Er, no... We learned quickly that for whatever reason the trigger valve on the start-cart can sick open and allow the start turbine to overspeed leading to Xena-threatening situations. That along with damp from the lake freezing as all that rapidly expanding air as it removes the heat from the feed pipes and prevents the start team from breaking the coupling while I happily chug off oblivious to the inconvenience of two 50 litre air cylinders, a fishing boat, two extra unexpected passengers and the remainder of at least 1200 psi's worth of air still firmly attached to the side of our iconic craft because of an iced up coupling, so once things look promising it is hands off the switches to show control we are out of the starter. They indicate to the start boat to get on with it and once the boys are all disconnected they give the dive sign 'OK' on the fingers to the pilot meaning proceed (rather than the thumbs up which means 'go up' to the divers on the team.)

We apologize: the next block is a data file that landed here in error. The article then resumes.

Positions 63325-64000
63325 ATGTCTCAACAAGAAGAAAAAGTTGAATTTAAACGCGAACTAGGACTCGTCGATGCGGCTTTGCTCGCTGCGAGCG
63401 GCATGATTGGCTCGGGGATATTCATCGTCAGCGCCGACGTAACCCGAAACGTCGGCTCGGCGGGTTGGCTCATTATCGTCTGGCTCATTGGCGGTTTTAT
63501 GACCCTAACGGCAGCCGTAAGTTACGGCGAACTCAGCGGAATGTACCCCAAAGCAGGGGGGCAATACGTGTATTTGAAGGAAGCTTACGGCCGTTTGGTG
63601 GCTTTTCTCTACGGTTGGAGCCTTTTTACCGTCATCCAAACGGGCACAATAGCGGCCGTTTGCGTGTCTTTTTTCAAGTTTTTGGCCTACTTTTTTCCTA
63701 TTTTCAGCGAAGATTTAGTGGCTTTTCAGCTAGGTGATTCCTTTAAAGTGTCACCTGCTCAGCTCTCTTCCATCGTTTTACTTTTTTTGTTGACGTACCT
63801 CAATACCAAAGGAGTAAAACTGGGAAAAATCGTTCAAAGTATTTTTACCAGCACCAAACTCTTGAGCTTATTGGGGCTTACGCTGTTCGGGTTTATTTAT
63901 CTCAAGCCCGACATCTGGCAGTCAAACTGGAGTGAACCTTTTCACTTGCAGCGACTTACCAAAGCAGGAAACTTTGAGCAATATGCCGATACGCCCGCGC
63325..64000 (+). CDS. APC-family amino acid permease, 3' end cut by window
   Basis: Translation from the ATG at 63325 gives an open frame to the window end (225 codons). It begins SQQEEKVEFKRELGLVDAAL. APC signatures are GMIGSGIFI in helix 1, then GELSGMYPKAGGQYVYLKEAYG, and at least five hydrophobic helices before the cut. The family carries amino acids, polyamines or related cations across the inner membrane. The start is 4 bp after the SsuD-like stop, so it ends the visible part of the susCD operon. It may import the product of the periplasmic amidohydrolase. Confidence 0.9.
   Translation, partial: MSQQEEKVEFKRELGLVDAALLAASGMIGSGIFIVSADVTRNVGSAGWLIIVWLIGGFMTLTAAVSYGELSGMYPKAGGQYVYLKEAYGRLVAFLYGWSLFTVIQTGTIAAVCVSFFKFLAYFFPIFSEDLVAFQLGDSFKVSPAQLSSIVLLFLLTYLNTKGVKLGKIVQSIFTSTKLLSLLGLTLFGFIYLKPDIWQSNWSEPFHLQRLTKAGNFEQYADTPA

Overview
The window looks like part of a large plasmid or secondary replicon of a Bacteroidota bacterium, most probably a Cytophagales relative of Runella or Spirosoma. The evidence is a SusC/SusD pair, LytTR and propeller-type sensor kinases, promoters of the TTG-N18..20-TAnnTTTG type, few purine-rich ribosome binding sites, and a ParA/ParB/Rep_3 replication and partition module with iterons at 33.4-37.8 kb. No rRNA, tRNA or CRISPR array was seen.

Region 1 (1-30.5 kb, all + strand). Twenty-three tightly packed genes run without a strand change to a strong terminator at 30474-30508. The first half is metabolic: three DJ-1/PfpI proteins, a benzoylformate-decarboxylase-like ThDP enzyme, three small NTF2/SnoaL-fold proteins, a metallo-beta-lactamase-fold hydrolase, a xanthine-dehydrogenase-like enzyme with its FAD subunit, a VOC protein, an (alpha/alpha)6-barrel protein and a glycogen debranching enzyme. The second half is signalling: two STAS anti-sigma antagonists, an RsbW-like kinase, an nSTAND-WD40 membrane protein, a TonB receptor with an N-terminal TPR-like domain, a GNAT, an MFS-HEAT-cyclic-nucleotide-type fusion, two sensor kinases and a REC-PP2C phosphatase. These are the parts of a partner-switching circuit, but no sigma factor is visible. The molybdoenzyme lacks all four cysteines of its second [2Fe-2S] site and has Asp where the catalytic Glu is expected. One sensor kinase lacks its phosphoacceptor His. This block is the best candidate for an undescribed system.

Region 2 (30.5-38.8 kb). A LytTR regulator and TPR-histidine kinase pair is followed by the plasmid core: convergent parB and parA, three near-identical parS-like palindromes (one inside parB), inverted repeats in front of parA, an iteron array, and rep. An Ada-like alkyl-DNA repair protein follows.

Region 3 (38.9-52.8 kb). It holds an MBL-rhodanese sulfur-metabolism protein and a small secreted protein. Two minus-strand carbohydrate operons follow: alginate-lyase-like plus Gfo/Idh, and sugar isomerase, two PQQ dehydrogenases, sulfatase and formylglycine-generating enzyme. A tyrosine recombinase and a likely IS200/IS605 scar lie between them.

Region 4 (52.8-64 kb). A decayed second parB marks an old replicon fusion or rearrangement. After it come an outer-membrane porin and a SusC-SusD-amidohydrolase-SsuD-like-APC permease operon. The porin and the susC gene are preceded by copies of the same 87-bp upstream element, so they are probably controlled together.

Needless to say, with it all working you go to the next set of near-death / boat-wrecking tasks we had detailed ourselves with for that particular run...

*

Ted had the measure of the boat by now and wasted no time in straightening up on course, getting settled then nailing the throttle. K7 howled and flung herself headlong into a whirlwind of spray in which she became completely invisible until after only a few moments she emerged going like a scalded cat.